$$ u(t)< r\quad \mbox{or}\quad u(t)>\beta\quad\mbox{for some }t\in [ 0,T ] . $$

In particular, if for each integer \(n>1\) we consider \(r_{n}=\frac{1}{n}\) and \(\beta=n\), the above assumption implies that there exists a solution \(u_{n}\) of (3.2) for \(r=r_{n}\) such that

$$ \bigl\{ u_{n}(t);t\in \mathbb{R} \bigr\} \nsubseteqq [ r_{n},n ] . $$

We will show that this assumption leads to a contradiction.

First, we claim that for every \(n>1\) there must exist \(\tau _{n}\in[ 0,T ] \) such that

$$ u_{n}(\tau_{n})\in\biggl[\frac{1}{n},n\biggr]. $$

Indeed, suppose on the contrary that there exists a subsequence of \((u_{n})_{n}\), which we label the same, for which \(\min u_{n}(t)>n\). It follows from (H1)(iii) and the Fatou lemma that

$$\begin{aligned} (p-1)M \geq&\liminf_{n\rightarrow+\infty}\sum _{j=1}^{p-1} I_{j}\bigl(u_{n}(t_{j})\bigr) =\liminf _{n\rightarrow +\infty}\int_{0}^{T}\bigl(f_{r_{n}} \bigl(t,u_{n}(t)\bigr)-e(t)\bigr)\,dt\\ \geq&\int_{0}^{T}\liminf_{n\rightarrow+\infty} \bigl(f_{r_{n}}\bigl(t,u_{n}(t)\bigr)-e(t)\bigr)\,dt \end{aligned}$$


$$\begin{aligned} \int_{0}^{T}\liminf_{n\rightarrow+\infty} \bigl(f_{r_{n}}\bigl(t,u_{n}(t)\bigr)-e(t)\bigr)\,dt =&\int _{0}^{T} \liminf_{x\rightarrow+\infty} \bigl(f(t,x)-e(t)\bigr)\,dt\\ =&\int_{0}^{T}\lim_{x\rightarrow+\infty} \bigl(f(t,x)-e(t)\bigr)\,dt=-T\bar{e}, \end{aligned}$$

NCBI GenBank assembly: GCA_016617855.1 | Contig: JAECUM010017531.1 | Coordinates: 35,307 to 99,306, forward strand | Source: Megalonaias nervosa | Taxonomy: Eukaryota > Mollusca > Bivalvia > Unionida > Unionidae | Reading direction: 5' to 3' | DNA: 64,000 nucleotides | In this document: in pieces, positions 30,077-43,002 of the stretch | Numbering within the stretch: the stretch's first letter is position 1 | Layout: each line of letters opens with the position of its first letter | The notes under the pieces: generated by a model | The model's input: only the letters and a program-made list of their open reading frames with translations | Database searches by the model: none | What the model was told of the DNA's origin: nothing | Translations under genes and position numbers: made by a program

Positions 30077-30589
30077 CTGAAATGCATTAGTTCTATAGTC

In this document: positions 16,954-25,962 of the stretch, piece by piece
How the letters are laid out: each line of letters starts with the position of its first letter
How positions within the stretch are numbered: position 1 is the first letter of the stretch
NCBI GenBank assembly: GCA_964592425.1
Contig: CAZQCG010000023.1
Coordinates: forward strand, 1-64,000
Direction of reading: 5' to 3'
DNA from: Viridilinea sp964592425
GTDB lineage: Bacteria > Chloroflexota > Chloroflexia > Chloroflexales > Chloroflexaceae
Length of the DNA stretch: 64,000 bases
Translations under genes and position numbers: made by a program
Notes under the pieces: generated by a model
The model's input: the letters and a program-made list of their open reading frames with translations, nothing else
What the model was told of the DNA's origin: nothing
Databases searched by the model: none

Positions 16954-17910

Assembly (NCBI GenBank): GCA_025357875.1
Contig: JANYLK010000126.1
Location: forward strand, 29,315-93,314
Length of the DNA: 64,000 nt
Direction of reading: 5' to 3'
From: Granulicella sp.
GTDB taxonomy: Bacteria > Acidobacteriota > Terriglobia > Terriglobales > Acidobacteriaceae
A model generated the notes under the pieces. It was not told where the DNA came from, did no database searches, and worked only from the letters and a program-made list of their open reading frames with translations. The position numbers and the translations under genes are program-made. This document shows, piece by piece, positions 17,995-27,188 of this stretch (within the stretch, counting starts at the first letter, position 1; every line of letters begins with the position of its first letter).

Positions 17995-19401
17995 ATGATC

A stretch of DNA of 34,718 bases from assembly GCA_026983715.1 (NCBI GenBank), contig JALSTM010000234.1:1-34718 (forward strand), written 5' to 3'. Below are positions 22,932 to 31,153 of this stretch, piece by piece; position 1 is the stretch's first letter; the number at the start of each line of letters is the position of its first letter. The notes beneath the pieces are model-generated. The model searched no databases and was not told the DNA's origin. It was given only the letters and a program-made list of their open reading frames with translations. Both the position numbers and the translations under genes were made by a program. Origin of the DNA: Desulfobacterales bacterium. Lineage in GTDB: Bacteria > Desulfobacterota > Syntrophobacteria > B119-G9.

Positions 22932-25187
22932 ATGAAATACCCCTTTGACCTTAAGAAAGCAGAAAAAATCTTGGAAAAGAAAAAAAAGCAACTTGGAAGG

which leads to

$$ (p-1)M\geq-T\bar{e}. $$

This is a contradiction to (H2)(ii). Similarly, we will arrive at a contradiction with (H2), if we assume that \(\max u_{n}<\frac{1}{n}\). In fact, by the Fatou lemma we have

$$\begin{aligned} \limsup_{n\rightarrow+\infty}\sum_{j=1}^{p-1} I_{j}\bigl(u_{n}(t_{j})\bigr) =&\limsup _{n\rightarrow+\infty} \int_{0}^{T} \bigl( f_{r_{n}}\bigl(t,u_{n}(t) \bigr) -e(t)\bigr)\,dt\\ \leq&\int_{0}^{T}\limsup_{n\rightarrow+\infty} \bigl(f_{r_{n}}\bigl(t,u_{n}(t)\bigr)-e(t)\bigr)\,dt\\ \leq&\int_{0}^{T}\limsup_{x\rightarrow0^{+}} \bigl[ f(t,x)-e(t) \bigr]\,dt. \end{aligned}$$